Periodically, our commentators and columnists bring up the always controversial subject of returning to the draft. Not long ago, one wrote about the unaffordability of the volunteer Army. More recently, there have been articles regarding sequestration and its impact on recruiting when potential volunteers consider reduced end strengths, reductions in force, stretchedout promotions, curtailment of family programs and medical services, and threatened retirement changes. There have always been good, logical arguments favoring a draft.
Almost all 18-year-olds would benefit from the training, discipline and sense of direction that accrue during two years in military service. The return in citizenship, patriotism and a better-qualified workforce is a normal result. A draft would ensure a more representative cross section of the population. We could save all the money that now goes to paying for the recruiting stations, the thousands now assigned to recruiting duty and the advertising bill needed to attract new personnel. We could also maintain the strength of the National Guard and Army Reserve more easily.
The Army doesn’t need the draft, however, and doesn’t want it. In the past 40 years, the Army has seldom failed to meet its recruiting goals. It has had satisfactory numbers—even during wartime—and has had a constantly improving quality standard. It has developed and trained its leaders to guarantee job satisfaction in the ranks and family satisfaction in the community, two goals that affect retention when the Army is overstressed because it is too small.
It has consistently maintained what is widely considered to be the best Army in the world. There is an almost universal belief that satisfying those goals would not be possible if the end-strength authorization were increased by the hundred thousand or two hundred thousand recommended by AUSA in the past few years. There are no facts substantiating that belief; it is just what “everybody knows.”
What everybody ignores is the fact that the volunteer Army was organized at 780,000 and was maintained at that strength with volunteers until the Cold War ended. The first “peace dividend” resulted in the overcommitted, overstressed, toosmall Army that we have had ever since. Given all those pluses and minuses, however, there is one factor that almost forecloses on considering a draft: fairness.
The Army, even if expanded to its required size, needs fewer than 100,000 recruits annually, but the 18- year-old population is counted in the millions. Who will select the one out of 30 or 40 or 50 eligibles, and how will it be done? The only times in history that a draft law was tolerable was when we needed millions in the services to fight a major war to protect the nation from a direct threat. That argument, simplistic though it is, seems to explain why the armed services see no need for and do not want to return to a draft.
Nevertheless, that is not an argument for opposing a national service draft aimed at capitalizing on those good and logical reasons for calling up all 18-year-olds for a period of training and initial service to the nation. If all high school graduates were called up for six months of basic training followed by 18 months of specialized training to fill the needs of what might be termed the total service industry, the country could benefit substantially.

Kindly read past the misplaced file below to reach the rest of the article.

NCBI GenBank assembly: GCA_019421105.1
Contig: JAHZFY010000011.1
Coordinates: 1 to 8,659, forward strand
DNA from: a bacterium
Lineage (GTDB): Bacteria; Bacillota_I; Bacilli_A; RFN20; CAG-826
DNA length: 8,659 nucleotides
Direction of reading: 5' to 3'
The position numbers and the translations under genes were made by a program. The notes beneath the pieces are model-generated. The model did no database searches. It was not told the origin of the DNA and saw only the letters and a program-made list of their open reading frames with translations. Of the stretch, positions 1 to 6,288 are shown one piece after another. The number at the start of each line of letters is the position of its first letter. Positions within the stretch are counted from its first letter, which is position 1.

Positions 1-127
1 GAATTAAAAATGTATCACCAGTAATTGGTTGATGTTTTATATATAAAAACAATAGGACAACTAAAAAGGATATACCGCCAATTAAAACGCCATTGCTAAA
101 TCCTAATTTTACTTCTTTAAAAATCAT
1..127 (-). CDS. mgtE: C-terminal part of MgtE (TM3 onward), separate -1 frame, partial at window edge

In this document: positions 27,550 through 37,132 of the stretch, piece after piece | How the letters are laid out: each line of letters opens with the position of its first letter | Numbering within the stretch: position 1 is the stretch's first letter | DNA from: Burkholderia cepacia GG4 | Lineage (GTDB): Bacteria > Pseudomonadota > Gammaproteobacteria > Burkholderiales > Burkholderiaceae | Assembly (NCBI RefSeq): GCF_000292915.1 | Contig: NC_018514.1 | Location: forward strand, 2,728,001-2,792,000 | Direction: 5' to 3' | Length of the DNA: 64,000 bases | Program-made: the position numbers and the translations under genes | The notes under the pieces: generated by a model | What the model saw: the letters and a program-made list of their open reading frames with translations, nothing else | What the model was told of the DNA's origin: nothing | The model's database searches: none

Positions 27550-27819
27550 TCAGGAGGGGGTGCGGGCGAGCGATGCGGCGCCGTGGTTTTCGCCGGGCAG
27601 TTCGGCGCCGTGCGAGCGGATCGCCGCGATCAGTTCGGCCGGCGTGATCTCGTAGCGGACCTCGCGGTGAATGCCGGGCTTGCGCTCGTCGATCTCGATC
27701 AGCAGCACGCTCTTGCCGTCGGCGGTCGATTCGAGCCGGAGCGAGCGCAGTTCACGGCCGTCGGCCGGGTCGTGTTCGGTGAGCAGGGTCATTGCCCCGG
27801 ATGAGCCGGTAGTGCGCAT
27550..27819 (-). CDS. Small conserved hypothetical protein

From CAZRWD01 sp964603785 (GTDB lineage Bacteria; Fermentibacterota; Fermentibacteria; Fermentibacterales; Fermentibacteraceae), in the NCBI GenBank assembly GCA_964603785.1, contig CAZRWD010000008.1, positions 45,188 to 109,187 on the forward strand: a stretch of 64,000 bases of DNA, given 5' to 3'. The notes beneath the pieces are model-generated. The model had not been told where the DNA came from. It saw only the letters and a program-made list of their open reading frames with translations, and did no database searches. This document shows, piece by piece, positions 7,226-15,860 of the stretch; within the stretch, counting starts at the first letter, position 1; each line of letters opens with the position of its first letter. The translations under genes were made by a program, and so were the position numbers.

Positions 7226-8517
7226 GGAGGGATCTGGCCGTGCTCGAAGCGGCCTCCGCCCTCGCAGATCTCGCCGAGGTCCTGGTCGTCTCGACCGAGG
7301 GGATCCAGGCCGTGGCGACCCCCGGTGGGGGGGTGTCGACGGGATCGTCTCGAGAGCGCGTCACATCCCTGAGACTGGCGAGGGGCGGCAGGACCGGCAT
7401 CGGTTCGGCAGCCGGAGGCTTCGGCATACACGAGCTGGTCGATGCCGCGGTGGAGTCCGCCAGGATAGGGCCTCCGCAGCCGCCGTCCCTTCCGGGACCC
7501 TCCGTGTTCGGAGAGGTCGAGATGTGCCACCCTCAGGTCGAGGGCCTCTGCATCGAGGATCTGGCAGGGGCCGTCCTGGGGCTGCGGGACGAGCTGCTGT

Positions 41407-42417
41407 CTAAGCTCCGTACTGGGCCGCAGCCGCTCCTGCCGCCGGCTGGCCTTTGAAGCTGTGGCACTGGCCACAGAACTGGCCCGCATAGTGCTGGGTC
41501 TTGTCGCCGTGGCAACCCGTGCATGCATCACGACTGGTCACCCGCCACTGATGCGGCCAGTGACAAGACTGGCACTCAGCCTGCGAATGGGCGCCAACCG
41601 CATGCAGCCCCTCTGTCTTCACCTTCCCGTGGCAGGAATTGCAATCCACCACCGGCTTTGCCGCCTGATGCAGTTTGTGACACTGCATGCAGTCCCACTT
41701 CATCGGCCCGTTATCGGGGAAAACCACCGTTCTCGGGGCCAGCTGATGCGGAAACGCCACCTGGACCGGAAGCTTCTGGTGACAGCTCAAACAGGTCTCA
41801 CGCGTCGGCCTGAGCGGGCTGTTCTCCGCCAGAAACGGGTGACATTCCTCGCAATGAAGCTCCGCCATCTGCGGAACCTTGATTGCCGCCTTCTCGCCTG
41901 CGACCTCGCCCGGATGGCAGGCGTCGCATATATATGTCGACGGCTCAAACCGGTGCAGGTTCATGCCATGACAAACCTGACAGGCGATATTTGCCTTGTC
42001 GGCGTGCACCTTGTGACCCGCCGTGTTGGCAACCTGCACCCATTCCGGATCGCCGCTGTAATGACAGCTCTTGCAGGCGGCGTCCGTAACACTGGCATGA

Trainees could choose their field for continued training, and the armed forces might well have quotas to be filled, but so might the teaching profession, medical services, police forces and civil servants. Fundamental training in such pursuits as agriculture, animal husbandry, business development, communications, public affairs, civics and journalism, and space operations could be made available. For such a program, the armed services could be tasked to conduct the six months of basic training.
They have the trainers and facilities for the job, but we should volunteer them only if the manpower and funds are not deducted from the services’ end strengths and the defense budget. A national service program should be a separate enterprise that would contribute to many professional starts by the individuals taking part. Those who choose the armed services would be enlisted after the first six months and then counted in the service organizations.
There was a national program that might well serve as a pattern for national service. In the 1930s, President Franklin D. Roosevelt established the Civilian Conservation Corps, in which cadres of Army officers and NCOs put thousands of young volunteers to work cleaning up and improving our national parks and national forests, and constructing needed facilities, roads, firebreaks and anything else that facilitated the management of those areas.
The program was terminated shortly after the United States became involved in World War II, after having established an impressive record of service. Perhaps more importantly, though, it produced a large pool of trained and motivated men needed to build the forces for that war. The potential value of a national service program has never been adequately addressed since that time.
There is no reason to think that the draft has always been meant for the Army or the armed forces. There are many other professions— such as teaching, nursing and civil service—that can benefit from encouraging a kind of head start in their ranks. Such a program would be initially costly because of the numbers of 18-year-olds involved, but it would ultimately pay for itself as its trainees enter the workforce or go on to an advanced education. Certainly, in comparison to our entitlement programs, it would be a worthy investment.
GEN Frederick J. Kroesen, USA Ret., formerly served as Vice Chief of Staff of the U.S. Army and commander in chief of U.S. Army Europe. He is a senior fellow of AUSA’s Institute of Land Warfare and Vice President of the American Security Council Foundation.